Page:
The Work Programme - Public Accounts Committee Contents


The Department for Work and Pensions (the Department) is responsible for the Work Programme, which aims to help people who have been out of work for long periods to find and keep jobs. Specifically the Work Programme aims to increase employment, reduce the time that people spend on benefit, and to improve support for the hardest­to­help - those participants whose barriers to employment are, relatively, greater than others on the programme. The Department assigns people to one of nine payment groups depending on characteristics such as age and the benefit each person is claiming.

The Department pays prime contractors to provide support to people to get them into long­term employment using a payment­by­results approach. The amount the Department pays a prime contractor depends on its success in getting people into sustained work and the payment group of the individual. The Department has 40 contracts with 18 prime contractors. Either two or three prime contractors operate in 18 different geographic areas across England, Scotland, and Wales. Prime contractors may subcontract some or all of the support they provide.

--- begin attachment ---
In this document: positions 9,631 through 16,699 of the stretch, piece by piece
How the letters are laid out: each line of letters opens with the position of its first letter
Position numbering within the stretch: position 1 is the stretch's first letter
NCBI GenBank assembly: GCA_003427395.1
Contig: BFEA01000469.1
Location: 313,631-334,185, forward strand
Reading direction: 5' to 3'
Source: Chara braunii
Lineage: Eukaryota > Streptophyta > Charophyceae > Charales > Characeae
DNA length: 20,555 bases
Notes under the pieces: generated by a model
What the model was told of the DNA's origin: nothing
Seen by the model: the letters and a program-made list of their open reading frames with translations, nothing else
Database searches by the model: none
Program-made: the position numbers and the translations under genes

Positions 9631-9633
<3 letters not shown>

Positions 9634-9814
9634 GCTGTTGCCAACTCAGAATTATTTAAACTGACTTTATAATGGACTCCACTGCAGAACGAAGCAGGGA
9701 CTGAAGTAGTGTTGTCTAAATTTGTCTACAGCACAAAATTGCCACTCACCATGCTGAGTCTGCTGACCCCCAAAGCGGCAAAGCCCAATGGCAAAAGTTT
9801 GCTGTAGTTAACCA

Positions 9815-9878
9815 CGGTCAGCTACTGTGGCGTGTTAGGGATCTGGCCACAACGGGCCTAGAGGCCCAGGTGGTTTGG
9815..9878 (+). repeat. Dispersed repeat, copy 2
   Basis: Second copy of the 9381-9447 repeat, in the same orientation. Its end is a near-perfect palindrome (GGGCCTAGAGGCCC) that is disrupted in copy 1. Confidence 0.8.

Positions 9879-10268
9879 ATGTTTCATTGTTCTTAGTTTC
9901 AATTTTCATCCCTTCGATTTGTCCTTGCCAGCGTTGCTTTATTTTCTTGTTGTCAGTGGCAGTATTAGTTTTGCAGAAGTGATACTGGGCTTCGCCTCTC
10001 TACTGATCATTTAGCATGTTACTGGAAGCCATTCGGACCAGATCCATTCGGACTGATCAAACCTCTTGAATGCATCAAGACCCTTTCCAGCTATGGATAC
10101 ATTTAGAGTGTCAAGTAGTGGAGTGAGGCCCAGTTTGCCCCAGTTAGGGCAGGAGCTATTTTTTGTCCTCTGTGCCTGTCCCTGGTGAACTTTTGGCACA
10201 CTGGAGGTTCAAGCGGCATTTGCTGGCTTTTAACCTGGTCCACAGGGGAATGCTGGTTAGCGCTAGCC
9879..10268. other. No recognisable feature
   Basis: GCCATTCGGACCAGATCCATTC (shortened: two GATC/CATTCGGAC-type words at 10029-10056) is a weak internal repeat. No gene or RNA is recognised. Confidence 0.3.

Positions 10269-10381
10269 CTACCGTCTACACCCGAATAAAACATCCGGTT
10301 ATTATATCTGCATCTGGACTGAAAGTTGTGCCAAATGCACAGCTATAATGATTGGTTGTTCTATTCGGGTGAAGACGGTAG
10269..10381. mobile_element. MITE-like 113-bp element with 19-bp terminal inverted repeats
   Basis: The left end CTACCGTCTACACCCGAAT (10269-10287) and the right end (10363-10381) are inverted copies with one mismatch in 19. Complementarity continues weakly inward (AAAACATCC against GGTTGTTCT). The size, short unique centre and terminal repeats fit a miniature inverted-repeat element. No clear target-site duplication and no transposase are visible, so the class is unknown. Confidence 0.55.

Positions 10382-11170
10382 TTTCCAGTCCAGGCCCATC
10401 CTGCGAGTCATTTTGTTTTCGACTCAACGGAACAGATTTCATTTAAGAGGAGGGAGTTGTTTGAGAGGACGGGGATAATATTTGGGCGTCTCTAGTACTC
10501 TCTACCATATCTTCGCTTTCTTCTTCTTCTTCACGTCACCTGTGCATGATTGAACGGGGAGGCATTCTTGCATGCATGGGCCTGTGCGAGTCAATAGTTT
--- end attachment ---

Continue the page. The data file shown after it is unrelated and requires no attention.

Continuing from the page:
The Department will stop referring people to the Work Programme in March 2016, although payments to prime contractors will continue until March 2020. Between June 2011 and March 2016, the Department expects to refer 2.1 million people to the Work Programme and forecasts total payments to prime contractors of £2.8 billion.

In this report we set out recommendations in five areas, following evidence we took from the Department on the basis of a report by the Comptroller and Auditor General.[1] We will take further evidence from the Department in early 2015 to assess progress.

1   C&AG's Report, The Work Programme, HC 266 Session 2014-15, 2 July 2014 Back

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Prepared 6 November 2014